Credit mix is a lesser-known aspect of credit, but understanding it can help you interpret and improve your credit score. It contributes to your FICO score, the credit score used in 90% of lending decisions in the U.S., and can communicate to potential lenders how you manage different kinds of credit accounts.
Learn what credit mix is, how it impacts your score, and how to improve your mix of credit accounts.
What Is Credit Mix?
As the name implies, credit mix represents the types of credit accounts you have in your credit report. It’s also one of the main factors that go into your credit score.
You establish your credit mix by applying for and maintaining various types of credit accounts, from revolving accounts like credit cards to installment accounts such as mortgages and other loans. Namely, a good credit mix means you have both revolving and installment accounts, as well as a blend of different types of each.
This type of credit has no fixed end date for the borrowing period and no set balance that must be paid monthly. Although you'll need to make a minimum payment by the payment due date, you can pay more than the minimum, which affords payment flexibility. In other words, you can use revolving credit over and over again, provided you don’t use more than your credit line allows and you make payments on time.
Revolving credit accounts include:
- Credit cards: These include credit cards issued by a bank and retail credit cards issued by brick-and-mortar stores.
- Personal lines of credit: These credit accounts let you borrow money against a lender-approved credit limit and repay it in varying amounts over time.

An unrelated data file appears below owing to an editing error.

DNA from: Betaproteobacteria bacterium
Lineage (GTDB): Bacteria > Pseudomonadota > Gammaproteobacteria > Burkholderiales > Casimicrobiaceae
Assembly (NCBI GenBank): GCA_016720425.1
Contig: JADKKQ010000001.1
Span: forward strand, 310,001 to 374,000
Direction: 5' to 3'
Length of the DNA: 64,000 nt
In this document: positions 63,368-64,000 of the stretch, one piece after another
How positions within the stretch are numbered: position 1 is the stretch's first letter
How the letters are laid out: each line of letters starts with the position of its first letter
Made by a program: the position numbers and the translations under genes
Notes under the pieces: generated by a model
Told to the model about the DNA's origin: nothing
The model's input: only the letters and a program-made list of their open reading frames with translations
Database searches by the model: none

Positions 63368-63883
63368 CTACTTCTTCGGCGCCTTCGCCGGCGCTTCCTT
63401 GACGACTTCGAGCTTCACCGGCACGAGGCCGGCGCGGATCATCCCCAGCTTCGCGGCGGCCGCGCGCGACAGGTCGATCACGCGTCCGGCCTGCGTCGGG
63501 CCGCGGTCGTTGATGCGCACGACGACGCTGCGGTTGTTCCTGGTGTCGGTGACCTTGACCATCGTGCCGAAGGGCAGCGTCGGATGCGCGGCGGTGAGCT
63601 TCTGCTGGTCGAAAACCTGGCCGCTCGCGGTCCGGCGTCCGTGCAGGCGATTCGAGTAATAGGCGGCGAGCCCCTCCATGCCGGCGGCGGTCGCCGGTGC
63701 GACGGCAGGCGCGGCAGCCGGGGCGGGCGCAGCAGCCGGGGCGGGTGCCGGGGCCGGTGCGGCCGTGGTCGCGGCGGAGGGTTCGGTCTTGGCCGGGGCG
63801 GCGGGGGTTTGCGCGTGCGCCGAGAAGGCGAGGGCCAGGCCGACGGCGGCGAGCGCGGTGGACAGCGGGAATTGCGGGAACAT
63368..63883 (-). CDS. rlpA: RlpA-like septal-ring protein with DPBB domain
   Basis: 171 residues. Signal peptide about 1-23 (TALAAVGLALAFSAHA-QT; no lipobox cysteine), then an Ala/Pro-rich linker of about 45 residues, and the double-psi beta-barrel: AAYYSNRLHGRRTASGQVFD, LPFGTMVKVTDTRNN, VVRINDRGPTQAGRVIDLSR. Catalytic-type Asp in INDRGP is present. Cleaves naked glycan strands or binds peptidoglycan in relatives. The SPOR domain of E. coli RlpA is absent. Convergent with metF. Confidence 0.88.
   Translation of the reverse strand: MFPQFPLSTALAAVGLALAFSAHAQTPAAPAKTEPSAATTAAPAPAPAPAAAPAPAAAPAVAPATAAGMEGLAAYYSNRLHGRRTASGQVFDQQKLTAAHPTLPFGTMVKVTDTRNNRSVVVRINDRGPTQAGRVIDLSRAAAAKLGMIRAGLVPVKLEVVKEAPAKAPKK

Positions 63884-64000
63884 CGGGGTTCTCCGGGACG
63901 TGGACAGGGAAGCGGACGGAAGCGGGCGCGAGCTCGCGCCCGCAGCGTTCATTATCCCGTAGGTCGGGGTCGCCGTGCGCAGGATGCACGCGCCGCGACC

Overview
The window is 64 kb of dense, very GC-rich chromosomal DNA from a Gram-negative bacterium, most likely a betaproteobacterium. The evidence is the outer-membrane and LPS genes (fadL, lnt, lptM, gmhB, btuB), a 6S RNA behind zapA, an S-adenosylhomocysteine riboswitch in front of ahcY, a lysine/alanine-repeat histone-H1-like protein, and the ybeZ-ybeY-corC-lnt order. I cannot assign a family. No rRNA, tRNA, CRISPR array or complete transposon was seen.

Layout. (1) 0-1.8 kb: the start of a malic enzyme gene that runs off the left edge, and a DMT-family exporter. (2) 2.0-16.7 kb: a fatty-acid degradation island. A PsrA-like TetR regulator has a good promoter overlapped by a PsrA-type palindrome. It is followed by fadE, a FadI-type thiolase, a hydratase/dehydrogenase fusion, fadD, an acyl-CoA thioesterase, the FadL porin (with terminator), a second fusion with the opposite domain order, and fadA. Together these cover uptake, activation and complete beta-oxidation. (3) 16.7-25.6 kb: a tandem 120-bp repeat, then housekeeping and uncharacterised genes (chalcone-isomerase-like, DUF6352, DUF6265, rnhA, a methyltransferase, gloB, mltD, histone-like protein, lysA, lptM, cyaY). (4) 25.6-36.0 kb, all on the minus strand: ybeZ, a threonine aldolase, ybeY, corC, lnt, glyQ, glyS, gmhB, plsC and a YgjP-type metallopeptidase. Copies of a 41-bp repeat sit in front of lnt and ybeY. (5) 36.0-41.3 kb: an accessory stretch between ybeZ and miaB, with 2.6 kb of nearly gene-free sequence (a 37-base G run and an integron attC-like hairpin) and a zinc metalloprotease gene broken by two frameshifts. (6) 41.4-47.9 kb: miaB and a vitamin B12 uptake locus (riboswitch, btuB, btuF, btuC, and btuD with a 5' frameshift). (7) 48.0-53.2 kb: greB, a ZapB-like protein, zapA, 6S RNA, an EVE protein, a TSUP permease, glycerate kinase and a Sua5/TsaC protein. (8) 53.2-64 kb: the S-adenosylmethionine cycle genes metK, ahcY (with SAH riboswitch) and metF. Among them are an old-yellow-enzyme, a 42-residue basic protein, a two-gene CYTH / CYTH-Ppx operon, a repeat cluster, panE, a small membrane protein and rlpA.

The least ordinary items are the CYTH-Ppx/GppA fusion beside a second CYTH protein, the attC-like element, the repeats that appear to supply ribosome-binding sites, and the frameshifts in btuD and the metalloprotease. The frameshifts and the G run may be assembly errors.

- Home equity lines of credit (HELOC): These accounts allow you to borrow money multiple times, up to a maximum amount. Your home secures the amount you borrow.
As your home secures a HELOC, if you fail to pay your debt, you can lose your home, because the lender can sell it to recoup what you owe.
Installment credit, or non-revolving credit, is a type of credit that has a fixed end date and fixed payments every month until you pay off the full balance. Typically, you borrow a sum of money and repay it over a set amount of time. If your loan has a fixed interest rate, your payments will be the same each month.
Installment credit accounts to consider in your credit mix include:
- Student loans: These are loans you take out from the federal government or a private lender to fund your education.
- Mortgages: These are loans you take out to buy or refinance a home.
- Car loans: These are loans for which the vehicle you acquire serves as the collateral.
- Personal loans: Consumers typically use these loans to make large purchases or consolidate high-interest debts.
A good credit mix doesn't mean having every major type of credit. It’s not a key aspect of your credit score unless you lack sufficient credit history. Then it may impact your credit score a bit more.
How Does Credit Mix Impact Your Credit Score?
The credit mix reflected in your credit reports is an important contributor to your credit score because it tells lenders how well you can juggle multiple credit accounts. However, credit mix only holds as much weight in your credit score as the “new credit” aspect of your credit history: 10% of your FICO score. So, while a good credit mix can give your credit score a slight boost, or even help you achieve a score deemed "excellent," a lackluster credit mix won't have a sizeable negative impact on your score.